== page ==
You're More Likely to Get In a Car Accident If You're Stressed About Work

You know that stress can take a toll on your health over time, but it might also increase your chances of an accident.


Stressing out about work can mess with your sleep, make you gain weight, and increase your risk of heart disease. (Is there anything chronic stress doesn't make worse?) Now you can add another health risk to the list: car accidents. People who have a lot of work stress are more likely to have a dangerous event occur during their commute, says a new study in the European Journal of Work and Organizational Psychology.

Americans commute an average of 26 minutes each way per day, according to recent census data. (To see the average commute time where you live, check out this nifty interactive map that will either entertain you or, if you live on the coasts, just depress you.) That's a lot of time on the road-and when you're driving to or from work it makes sense that you're thinking about work. And the more preoccupied with work stress you are, the more dangerous your commute, the study found, likely because you're distracted by your worries.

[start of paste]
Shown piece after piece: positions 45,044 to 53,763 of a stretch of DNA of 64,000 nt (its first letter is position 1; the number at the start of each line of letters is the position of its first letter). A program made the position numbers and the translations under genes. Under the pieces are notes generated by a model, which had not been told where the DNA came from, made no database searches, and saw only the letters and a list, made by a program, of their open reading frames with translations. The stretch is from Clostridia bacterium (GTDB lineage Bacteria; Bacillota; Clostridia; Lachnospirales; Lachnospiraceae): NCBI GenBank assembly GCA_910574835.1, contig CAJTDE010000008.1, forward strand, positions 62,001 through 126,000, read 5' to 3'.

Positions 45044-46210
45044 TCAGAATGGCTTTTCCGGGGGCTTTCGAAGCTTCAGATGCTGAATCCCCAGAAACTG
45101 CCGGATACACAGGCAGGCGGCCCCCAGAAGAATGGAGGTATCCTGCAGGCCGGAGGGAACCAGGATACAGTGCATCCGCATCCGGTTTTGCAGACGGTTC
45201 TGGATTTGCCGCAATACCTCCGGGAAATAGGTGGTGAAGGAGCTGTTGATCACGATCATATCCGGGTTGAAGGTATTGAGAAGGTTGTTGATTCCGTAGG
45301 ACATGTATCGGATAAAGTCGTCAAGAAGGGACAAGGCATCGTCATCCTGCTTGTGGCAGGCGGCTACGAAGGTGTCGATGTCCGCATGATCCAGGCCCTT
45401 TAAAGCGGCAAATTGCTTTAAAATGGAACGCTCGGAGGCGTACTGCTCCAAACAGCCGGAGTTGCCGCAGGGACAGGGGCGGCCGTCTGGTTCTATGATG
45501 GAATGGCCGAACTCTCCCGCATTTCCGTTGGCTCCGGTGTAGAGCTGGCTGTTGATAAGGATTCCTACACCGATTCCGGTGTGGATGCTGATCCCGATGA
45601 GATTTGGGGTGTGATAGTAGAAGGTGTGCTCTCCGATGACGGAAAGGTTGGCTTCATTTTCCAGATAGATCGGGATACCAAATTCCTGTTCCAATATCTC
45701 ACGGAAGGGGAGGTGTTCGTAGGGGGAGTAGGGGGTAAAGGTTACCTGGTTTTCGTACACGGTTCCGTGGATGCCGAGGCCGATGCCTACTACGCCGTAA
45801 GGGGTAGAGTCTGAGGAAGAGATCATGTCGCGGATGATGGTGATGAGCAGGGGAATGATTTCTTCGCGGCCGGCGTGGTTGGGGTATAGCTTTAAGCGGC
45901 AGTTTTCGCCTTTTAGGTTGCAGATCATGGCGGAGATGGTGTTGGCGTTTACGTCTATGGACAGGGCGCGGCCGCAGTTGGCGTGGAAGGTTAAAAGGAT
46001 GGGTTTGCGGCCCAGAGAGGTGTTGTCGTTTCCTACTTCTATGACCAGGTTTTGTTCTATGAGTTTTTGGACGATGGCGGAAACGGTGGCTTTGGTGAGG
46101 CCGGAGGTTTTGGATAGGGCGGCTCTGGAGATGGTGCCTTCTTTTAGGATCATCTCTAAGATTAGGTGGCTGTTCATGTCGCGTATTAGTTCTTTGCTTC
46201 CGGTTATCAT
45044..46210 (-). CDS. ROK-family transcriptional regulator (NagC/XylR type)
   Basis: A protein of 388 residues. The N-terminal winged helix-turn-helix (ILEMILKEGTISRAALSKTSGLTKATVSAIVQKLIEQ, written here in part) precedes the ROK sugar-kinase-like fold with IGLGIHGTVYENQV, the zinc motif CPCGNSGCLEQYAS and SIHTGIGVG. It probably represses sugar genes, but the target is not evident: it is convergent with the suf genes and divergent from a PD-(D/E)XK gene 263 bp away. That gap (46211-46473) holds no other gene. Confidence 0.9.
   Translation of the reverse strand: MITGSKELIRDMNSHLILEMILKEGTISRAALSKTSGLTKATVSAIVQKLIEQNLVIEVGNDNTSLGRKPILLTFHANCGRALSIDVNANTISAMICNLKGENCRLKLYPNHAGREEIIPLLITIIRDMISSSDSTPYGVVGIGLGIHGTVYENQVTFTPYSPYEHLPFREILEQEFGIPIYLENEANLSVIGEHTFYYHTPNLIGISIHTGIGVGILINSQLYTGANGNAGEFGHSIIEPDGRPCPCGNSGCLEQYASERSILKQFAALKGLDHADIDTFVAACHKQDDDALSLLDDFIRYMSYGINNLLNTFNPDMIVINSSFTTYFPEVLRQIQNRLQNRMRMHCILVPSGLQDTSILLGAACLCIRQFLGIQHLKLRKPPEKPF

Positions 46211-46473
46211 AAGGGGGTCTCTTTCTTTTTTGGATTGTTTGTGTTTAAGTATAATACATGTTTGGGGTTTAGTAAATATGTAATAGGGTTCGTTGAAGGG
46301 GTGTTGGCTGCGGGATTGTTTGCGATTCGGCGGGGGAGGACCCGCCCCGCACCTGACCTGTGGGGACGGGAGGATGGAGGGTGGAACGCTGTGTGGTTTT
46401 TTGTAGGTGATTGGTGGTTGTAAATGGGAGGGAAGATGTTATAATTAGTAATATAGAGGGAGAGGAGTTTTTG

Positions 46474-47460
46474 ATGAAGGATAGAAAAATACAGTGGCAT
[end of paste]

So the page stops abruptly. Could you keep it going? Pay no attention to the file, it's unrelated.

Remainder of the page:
Not all work stress is equally bad for your driving habits, though. Researchers found that the number-one stressor that indicates someone will take more risks while driving is if they're having a hard time balancing work and family life. The more someone felt conflicted about work-life balance, the more likely they were to text or phone while driving, overtake other cars on the inside lane, tailgate, or do other dangerous maneuvers. The stressor that had the second-most impact on driving was having an awful boss. The more a person reported disliking their direct manager, the worse a driver they became. Even scarier, being stressed about these things not only meant that people drove dangerously but also that they saw these behaviors as acceptable and normal-meaning they were more likely to drive dangerously at other times, not just while commuting.

As anyone who's ever had a stressful job can attest, this study makes sense. After all, the quiet time in the car is the perfect opportunity to mentally work through stressful conversations or deal with family conflicts. But just because you can doesn't mean you should. Anything that takes your mind off the road, even for a second, can be fatal, the researchers wrote in the paper. So it's important to find a safer way to deal with work problems. Need ideas? Try these seven expert tips to deal (safely) with work-related stress.

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